This editorial introduces the 10 articles included in the special issue on ‘Noblemen-entrepreneurs in the Nineteenth Century. Investments, Innovation, Management and Networks’. The collected works focus on the business activities of noblemen in Europe and Asia, thus offering up opportunities for comparison in an age of economic expansion and globalisation. What was the contribution of the nobility to the economy? Can we consider noblemen to have been endowed with an entrepreneurial spirit? What differences or similarities can we draw between the European and Asian elites? In this introduction, we give a synthetic overview of the relevant issues in the broad topic of the collection and their importance to business history, and briefly present the accepted articles. As two of the articles deal with the Japanese case, while the others focus on Europe, we have dedicated specific sections to the European and Japanese nobilities.
For an overview of articles and research questions read guest editors’ Silvia A. Conca Messina and Takeshi Abe piece “Noblemen in Business in the Nineteenth Century: The Survival of an Economic Elite?” https://doi.org/10.1080/00076791.2021.1972974.
The article by Takeshi Abe (Special Issue guest editor), Izumi Shirai, and Takenobu Yuki (pages 405-33) focuses on the active role that daimyo (feudal lords) played in fueling business development during Japan’s early industrialization. Some important primary sources in this article are biographies and school records, showing how the elite’s investment in education was key to the country’s modernization. (“Socio-Economic Activities of Former Feudal Lords in Meiji Japan” in https://doi.org/10.1080/00076791.2020.1828354).
Far from static and passive, research shows that the nobility in Lombardy was involved in pushing forward key strategies and innovations toward modernizing land ownership and management during the nineteenth century. Silvia A. Conca Messina (also guest editor of this Special Issue) and Catia Brilli explain more in “Agriculture and Nobility in Lombardy. Land, Management and Innovation (1815-1861)” https://doi.org/10.1080/00076791.2019.1648435.
In “Far from the Passive Property. An Entrepreneurial Landowner in the Nineteenth Century Papal State” Daniela Felisini explores how Roman Prince Alessandro Torlonia positioned himself as a wealthy landowner in a region commonly labeled as backward. This article is fundamentally based on primary documents from Archivio Torlonia and other administrative sources about agricultural management (https://doi.org/10.1080/00076791.2019.1597853).
Although generational transitions may create limits for family businesses to thrive, the case of the Spanish firm Trenor y Cía shows that at least for up to three generations, innovation strategies were at the core of the company, hence making longevity an asset of this family enterprise. Read the article “Family Entrepreneurial Orientation as a Driver of Longevity in Family Firms: A Historic Analysis of the Ennobled Trenor Family and Trenor y Cía” by Begoña Giner and Amparo Ruiz here https://doi.org/10.1080/00076791.2020.1801645.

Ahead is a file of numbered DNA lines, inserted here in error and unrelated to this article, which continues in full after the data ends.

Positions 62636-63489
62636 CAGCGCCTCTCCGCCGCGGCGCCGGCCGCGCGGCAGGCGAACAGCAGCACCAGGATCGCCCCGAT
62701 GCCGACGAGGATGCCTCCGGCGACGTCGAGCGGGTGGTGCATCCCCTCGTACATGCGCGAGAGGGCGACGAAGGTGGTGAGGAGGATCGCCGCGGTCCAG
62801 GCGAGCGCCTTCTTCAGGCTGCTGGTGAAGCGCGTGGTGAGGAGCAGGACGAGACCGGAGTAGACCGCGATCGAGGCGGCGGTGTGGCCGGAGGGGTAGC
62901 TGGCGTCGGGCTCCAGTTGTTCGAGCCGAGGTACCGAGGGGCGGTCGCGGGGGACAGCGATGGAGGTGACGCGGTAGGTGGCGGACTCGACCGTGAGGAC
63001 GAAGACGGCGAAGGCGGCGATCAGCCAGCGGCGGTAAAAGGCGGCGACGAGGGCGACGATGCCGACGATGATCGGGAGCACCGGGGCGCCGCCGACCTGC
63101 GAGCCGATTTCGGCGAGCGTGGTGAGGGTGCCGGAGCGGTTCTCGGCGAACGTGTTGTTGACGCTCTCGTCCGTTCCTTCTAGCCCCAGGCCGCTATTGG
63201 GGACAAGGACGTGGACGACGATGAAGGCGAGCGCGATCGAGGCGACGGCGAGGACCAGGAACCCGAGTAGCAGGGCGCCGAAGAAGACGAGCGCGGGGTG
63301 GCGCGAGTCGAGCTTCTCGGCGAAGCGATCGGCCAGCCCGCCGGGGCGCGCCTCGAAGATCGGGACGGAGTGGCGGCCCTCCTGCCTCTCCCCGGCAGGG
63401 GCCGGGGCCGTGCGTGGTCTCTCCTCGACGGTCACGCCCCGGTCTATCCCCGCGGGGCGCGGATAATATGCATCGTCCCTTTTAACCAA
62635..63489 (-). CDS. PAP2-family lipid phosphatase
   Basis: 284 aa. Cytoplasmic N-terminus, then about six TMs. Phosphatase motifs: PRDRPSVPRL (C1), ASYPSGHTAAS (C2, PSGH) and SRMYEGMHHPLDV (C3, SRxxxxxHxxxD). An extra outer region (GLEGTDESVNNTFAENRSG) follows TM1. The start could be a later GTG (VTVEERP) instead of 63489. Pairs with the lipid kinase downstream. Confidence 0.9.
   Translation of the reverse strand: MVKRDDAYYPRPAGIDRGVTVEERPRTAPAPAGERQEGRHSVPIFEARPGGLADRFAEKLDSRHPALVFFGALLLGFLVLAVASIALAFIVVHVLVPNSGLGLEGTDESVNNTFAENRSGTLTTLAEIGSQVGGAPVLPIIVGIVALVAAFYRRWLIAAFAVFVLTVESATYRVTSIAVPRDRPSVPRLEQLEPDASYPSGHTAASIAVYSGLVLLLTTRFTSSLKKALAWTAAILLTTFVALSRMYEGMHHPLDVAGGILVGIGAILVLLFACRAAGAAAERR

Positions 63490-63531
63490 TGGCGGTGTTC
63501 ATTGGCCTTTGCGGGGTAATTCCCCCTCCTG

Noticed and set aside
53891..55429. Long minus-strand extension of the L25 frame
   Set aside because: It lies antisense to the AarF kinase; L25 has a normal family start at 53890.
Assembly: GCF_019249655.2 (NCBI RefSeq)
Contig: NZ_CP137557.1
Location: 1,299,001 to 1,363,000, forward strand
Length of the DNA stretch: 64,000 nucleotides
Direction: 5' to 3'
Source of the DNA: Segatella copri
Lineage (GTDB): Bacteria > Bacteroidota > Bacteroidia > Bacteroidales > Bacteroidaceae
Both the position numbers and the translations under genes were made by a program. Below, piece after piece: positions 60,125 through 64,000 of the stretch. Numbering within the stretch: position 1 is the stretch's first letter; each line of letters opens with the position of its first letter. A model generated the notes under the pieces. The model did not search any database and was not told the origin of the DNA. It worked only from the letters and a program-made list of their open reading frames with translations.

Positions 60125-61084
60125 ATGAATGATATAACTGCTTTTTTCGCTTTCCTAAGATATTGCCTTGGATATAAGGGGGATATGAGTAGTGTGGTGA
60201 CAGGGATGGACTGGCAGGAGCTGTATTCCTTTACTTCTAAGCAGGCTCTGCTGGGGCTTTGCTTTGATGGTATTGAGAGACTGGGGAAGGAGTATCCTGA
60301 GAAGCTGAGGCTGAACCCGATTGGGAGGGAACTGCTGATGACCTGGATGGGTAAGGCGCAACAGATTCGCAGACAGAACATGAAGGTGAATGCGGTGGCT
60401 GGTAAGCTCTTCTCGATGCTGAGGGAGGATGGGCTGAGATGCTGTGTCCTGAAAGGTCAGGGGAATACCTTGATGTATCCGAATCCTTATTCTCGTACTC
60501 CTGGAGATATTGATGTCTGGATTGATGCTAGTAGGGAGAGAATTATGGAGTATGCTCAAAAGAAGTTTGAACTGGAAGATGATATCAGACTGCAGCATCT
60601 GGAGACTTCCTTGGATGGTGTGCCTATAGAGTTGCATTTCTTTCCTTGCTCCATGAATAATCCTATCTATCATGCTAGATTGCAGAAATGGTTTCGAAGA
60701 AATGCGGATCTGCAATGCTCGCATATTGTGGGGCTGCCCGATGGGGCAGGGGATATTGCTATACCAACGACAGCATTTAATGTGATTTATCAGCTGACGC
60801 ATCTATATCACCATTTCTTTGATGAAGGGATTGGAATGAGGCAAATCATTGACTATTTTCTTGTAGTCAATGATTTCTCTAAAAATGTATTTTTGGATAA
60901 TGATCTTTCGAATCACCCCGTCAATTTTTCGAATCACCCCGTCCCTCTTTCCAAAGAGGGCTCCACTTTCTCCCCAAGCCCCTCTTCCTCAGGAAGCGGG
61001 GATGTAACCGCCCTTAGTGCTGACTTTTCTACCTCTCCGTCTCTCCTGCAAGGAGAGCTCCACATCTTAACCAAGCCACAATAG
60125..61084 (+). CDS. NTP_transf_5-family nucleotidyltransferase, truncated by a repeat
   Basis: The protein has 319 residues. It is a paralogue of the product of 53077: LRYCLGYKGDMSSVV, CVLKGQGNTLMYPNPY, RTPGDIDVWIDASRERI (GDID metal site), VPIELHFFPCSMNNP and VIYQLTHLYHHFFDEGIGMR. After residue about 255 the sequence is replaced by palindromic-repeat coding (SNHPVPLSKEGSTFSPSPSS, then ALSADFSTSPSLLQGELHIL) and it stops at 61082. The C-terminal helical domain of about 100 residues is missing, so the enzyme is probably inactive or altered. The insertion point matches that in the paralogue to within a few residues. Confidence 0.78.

In “Nordic Noblemen in Business: The Ehrnrooth Family and the Modernisation of the Finnish Economy during the Late 19th Century” Niklas Jensen-Eriksen, Saara Hilpinen, and Annette Forsén explore the diversity of paths and strategies, some inherited through generations and other innovative and modern, though which Finland’s nobility participated in the country’s industrialization in the late nineteenth century (https://doi.org/10.1080/00076791.2020.1828868). This article is #OpenAccess.
Maria Eugenia Mata offers new findings that demonstrate the active participation and entrepreneurial drive of Portuguese aristocrats in leading enterprises to overseas operations in the article “Exemplifying Aristocratic Cross-Border Entrepreneurship before WWI, from a Portuguese Perspective” https://doi.org/10.1080/00076791.2020.1727447.
In “A Gateway to the Business World? The Analysis of Networks in Connecting the Modern Japanese Nobility to the Business Elite” Shunsuke Nakaoka shows the key role that personal connections and social networks played in business activities in 19th century Japan. This article argues that trust, at the heart of business activity and entrepreneurial opportunities, can be explored by looking at personal relationships and aristocratic marriages. https://doi.org/10.1080/00076791.2020.1828353.
Monika Poettinger presents new findings and documents regarding accounting practices, management of production and the implementation of inheritance norms within the Ginori Family and the manufacturing of porcelain in the eighteenth century that show how this aristocratic group pushed forward crucial financial and innovation startegies for the business to grow and modernize. The article is titled “An Aristocratic Enterprise: The Ginori Porcelain Manufactory (1735–1896)” and can be accessed herehttps://doi.org/10.1080/00076791.2020.1801643.
“The Noble Entrepreneurs Coming from the Bourgeoisie: Counts Bettoni Cazzago during the Nineteenth Century” traces the history of the Bettoni-Cazzagos family in agriculture in the region of Lombardy. Rather than thinking of the noble group’s management and distribution methods as backward, Paolo Tedeschi demonstrates that the family’s strategies sought to advance, diversify, and modernize investment. https://doi.org/10.1080/00076791.2019.1653283.
Roberto Tolaini argues that Genoa’s modernization was the result of the collaboration between bourgeoise and aristocratic activities in finance, agricultural infrastructure, and management. “The Genoese Nobility: Land, Finance and Business from Restoration to the First World War” presents new fiscal sources and private records from aristocratic families to demonstrate the prevailing participation of the nobility throughout the nineteenth-century economic development of the region. https://doi.org/10.1080/00076791.2020.1801644.